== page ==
type BattleMap = {
Width: int
Height: int
}

type World = {
BattleMap: BattleMap
// rest unchanged
}


Rendering the map can then be done using SVG, representing each tile on the battle grid as 15 px square, using different colors to mark empty tiles, the active creature, and other creatures:

let tileSize = 15

let tileAt (model:Model) (x,y) color =
let map = model.World.BattleMap
let width = map.Width
let height = map.Height
rect [
SVGAttr.X (tileSize * (width - x - 1))
SVGAttr.Y (tileSize * (height - y - 1))
SVGAttr.Width (tileSize - 2)
SVGAttr.Height (tileSize - 2)
SVGAttr.Rx 2
SVGAttr.Ry 2
SVGAttr.Fill color
] [ ]

let battleMap (model:Model) dispatch =

let map = model.World.BattleMap
let width = map.Width
let height = map.Height

svg [
SVGAttr.Width (width * tileSize)
SVGAttr.Height (height * tileSize)
]
[
let map = model.World.BattleMap
for x in 0 .. (map.Width - 1) do
for y in 0 .. (map.Height - 1) do
yield tileAt model (x,y) "LightGray"

for creature in model.World.Creatures do
let state = creature.Value
let color =
if creature.Key = model.World.Active
then "Red"
else "Orange"
yield tileAt model (state.Position.West, state.Position.North) color
]


And that’s pretty much it. After a bit of additional cleanup and screen re-organization, we end up with something that, while still very crude, is beginning to look like something:

## What Next?

That’s where we will stop for today! This post was less focused on the D&D rules than the previous ones in the series, and more on setting ourselves up so we can easily implement more rules and see how they play out.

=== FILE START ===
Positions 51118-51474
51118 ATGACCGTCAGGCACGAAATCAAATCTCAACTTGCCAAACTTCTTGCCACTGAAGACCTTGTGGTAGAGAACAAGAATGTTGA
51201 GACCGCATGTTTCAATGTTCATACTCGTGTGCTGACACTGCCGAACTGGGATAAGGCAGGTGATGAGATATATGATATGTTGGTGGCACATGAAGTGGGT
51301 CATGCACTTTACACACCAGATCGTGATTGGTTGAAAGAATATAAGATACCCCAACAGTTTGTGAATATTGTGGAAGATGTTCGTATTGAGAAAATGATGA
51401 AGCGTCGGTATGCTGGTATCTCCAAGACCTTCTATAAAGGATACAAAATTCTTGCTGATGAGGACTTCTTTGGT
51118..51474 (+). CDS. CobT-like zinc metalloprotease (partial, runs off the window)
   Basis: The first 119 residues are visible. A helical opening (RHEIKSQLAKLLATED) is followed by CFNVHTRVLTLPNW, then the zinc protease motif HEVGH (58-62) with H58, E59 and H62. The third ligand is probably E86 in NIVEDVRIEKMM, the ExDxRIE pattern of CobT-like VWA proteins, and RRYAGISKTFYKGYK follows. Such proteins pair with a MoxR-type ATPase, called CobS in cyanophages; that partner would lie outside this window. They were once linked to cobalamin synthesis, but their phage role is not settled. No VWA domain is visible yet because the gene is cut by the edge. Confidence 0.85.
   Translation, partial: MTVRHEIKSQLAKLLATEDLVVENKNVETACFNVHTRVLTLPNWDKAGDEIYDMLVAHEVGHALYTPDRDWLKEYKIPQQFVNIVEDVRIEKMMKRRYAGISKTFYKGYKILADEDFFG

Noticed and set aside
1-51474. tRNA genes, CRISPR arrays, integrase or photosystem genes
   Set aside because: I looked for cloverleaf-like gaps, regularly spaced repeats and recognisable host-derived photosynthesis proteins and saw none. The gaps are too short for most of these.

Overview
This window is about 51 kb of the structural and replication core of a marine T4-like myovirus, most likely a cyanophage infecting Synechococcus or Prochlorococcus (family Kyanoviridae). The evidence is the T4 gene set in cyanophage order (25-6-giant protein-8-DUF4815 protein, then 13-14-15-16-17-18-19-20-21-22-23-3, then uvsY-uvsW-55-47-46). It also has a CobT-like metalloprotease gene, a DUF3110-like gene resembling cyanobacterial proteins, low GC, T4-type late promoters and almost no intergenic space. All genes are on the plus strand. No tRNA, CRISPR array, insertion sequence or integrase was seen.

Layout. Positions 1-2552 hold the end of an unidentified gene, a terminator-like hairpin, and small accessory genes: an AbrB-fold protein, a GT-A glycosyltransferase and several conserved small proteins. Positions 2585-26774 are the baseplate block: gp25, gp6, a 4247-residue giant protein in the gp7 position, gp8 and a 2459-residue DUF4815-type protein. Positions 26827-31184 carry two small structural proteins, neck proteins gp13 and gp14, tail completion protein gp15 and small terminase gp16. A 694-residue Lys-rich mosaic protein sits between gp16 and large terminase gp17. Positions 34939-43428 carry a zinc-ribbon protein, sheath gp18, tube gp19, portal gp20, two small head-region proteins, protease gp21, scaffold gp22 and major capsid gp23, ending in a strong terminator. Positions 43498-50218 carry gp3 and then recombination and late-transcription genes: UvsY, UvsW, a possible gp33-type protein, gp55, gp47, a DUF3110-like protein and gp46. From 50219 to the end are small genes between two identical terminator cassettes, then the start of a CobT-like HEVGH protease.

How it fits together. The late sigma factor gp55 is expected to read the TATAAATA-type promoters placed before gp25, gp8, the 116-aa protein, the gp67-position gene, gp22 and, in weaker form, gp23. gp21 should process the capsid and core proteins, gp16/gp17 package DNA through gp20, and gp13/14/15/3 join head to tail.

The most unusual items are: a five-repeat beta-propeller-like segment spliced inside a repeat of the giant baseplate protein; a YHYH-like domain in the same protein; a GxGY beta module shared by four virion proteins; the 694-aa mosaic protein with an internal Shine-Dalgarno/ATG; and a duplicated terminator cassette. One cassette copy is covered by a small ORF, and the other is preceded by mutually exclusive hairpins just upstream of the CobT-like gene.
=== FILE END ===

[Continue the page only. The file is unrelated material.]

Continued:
For me, the highlight of that experience was discovering Fable-Elmish. I suspect my code isn’t all that great (feedback and suggestions welcome!), and that’s OK. The larger point here is that I managed to take my domain as-is and pretty much plug it right in, without having to change anything. It took about 15 minutes, and it just worked. For somebody like me who doesn’t work with web applications at all, it was borderline shocking how easy the whole process was. Big thanks to the Fable community, it is beautiful work, and a pleasure to work with so far!

Now that we have that in place, where next?

I could dive more into movement and terrain, and things like visibility and line of sight. It is a fun topic in its own right, but I think I will leave that on the backburner for now. Instead, I think my focus will be on two aspects: modeling creature attacks, and automated play.

Observing creatures moving around a map is not all that exiting. Adding attacks will spice things up a bit, and give us a chance to revisit and incorporate into our domain some of the material we covered in earlier posts.

As for automated play, one of my end goals here is to see if I can set up and run simulated battles, to evaluate how balanced a particular encounter is, and perhaps even have creatures learn what strategy they should follow. As a first step towards that lofty end goal, I think I need to change the design a bit, and introduce something like a WorldView, representing what information each creature has available at a given time, and a list of the actions they can perform. With that in place, we should then be able to treat each creature as an agent, deciding based on the information it has available what to do, by following a certain strategy/policy.

Anyways, this will be it for today, hope you find something interesting (or maybe even useful…) in this post! In the meanwhile, as always, you can find the current state of the code here on GitHub - let me know if you have comments or questions :)